Accidental Role Models: Integrity and Bold Action

I recently heard Fort Worth City Councilman Joel Burns reflect on his October 12, 2010 statement about bullying and being gay during a City Council meeting. Wow. It was a considerably more intense experience than I had anticipated.

Apparently I cannot watch the video of his speech without crying, still. It is well worth watching (again): Joel Burns tells gay teens “it gets better” www.joelburns.com

At the event I attended, he described what brought him to that moment of bold action–one that would turn his world upside down. Week after week he read and watched news stories about young men killing themselves after being bullied and harassed for being different, or perceived as such.

Finally, after a report of a young man who took his own life after witnessing homoprejudice at his local city council meeting, Joel was moved to speak out. Talk about the universe knocking on the door and saying, “hey, you need to do something about this! You, City Councilman. Yeah, you!”

His experience describes the sort of moment that (hopefully) all people encounter in their lives–a moment of choice. Be true to your values, stand up, and speak up, or stay silent, be safe, and let injustice continue unchallenged. I gather that Joel had no idea what the ramifications of his action would be, but it was huge.

Today, I remember how important it is to not let injustice proceed unchallenged. There are so many moments great and small when we choose to make a stand or stand aside. We needn’t put ourselves in danger or sacrifice everything to a cause, but we can act with integrity, and on occasion take a bold action that may have incredibly widespread consequences.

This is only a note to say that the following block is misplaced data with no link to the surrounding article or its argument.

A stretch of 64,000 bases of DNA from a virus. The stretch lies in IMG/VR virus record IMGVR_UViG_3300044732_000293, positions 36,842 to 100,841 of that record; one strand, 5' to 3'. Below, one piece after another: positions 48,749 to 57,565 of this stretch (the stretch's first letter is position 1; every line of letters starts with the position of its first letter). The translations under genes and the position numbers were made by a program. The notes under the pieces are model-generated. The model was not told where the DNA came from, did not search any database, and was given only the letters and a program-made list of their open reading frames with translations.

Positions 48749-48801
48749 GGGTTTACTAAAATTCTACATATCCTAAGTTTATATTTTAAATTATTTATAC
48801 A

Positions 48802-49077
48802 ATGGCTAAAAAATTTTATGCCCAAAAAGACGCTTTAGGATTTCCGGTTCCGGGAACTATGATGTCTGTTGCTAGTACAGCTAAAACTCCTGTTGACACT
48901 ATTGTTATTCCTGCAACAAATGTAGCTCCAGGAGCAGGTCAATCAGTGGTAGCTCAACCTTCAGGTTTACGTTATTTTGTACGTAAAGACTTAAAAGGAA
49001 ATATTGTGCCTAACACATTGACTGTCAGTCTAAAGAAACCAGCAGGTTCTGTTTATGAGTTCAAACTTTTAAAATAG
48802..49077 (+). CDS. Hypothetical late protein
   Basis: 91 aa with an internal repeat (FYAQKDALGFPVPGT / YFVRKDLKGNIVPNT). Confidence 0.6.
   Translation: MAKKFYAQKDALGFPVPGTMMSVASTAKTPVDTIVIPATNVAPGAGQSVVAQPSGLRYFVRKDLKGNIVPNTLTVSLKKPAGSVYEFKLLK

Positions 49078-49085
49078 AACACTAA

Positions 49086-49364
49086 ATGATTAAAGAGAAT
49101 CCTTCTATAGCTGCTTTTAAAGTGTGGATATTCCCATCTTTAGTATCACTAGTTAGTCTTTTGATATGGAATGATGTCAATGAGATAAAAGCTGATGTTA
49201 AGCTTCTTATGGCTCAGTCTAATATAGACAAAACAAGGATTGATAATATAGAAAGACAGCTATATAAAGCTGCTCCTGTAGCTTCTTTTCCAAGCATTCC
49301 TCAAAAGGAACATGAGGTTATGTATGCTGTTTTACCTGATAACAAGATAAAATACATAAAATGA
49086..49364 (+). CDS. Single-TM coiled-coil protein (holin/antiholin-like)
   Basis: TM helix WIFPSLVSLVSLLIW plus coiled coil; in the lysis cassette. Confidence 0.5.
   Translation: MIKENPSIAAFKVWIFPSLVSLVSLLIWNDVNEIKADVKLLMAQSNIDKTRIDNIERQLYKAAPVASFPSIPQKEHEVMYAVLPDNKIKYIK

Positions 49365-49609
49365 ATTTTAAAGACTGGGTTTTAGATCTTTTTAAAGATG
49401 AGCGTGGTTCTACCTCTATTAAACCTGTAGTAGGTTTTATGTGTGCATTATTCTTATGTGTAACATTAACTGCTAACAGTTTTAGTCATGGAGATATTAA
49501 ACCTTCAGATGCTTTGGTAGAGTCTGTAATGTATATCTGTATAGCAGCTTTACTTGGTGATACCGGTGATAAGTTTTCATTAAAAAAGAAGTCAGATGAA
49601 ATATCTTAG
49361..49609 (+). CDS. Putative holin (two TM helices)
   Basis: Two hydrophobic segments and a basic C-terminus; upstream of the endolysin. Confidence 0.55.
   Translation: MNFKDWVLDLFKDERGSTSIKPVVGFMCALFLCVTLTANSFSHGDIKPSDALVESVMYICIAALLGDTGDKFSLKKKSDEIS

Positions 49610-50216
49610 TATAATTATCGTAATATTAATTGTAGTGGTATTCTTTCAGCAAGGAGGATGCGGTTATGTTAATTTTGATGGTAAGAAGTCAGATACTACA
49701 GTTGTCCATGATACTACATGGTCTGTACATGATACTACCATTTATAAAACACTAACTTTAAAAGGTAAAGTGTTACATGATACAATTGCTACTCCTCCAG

* I hope I’ve accurately represented his story. My apologies for any incorrect interpretation. Watch the video and hear his own words.


Reflecting LGBT/Gender Queer Kids

I continue to hunt for good books for LGBT/gender queer kids and tweens. I am looking for books that celebrate their identities or at least make their identities a part of a story that is not about overcoming/surviving bullying/self-hatred/family rejection.

Today the Huffington Post published an article Dreaming of Dresses: Transgender Books for Children. The author B.J. Epstein is spot on when she writes about the need for more books for the five to twelve year-old set.

I am unfortunately aware of no texts about transgender characters for readers between five and twelve or so. However, there are a couple of picture books, which at least can be used with children up until the age of five or six, regardless of whether they are themselves trans or know any trans people.

My Princess Boy, which is by Cheryl Kilodavis and illustrated by Suzanne DeSimone, is about a boy who likes pink and enjoys wearing tiaras and other princess clothes. While there is no indication that this boy is transgender, in that he seems to identify as a boy, the book is positive in that the boy is accepted for who he is and how he likes to dress.

This is a strong message to pass on to children. It doesn’t matter if the princess boy is transgender or not, if he will grow up to identify as a transvestite, if he will be straight or gay or bisexual; for now, he is a little boy who likes pink sparkly dresses, and that’s completely fine with his relatives, classmates and teachers.

As Epstein notes, the princess boy is awesome as he is in this moment. It is not important if he grows up to be gay or transgendered or so on. This is message that needs to be hear more frequently . . . yes, here comes my “but.”

Books about Gay Characters for Kids

I think we need to add to the corpus of books for LGBT/Gender-Nonconforming kids with books that offer narratives for kids that identify as LGB too. Little girls read Cinderella and watch endless hours of princess stories and most parents don’t find them overly sexualized or problematic–of course many of us criticize those stories as anti-feminist, yet it is just about impossible to shield our kids from the complete domination that those stories have on the three to nine-year old entertainment market.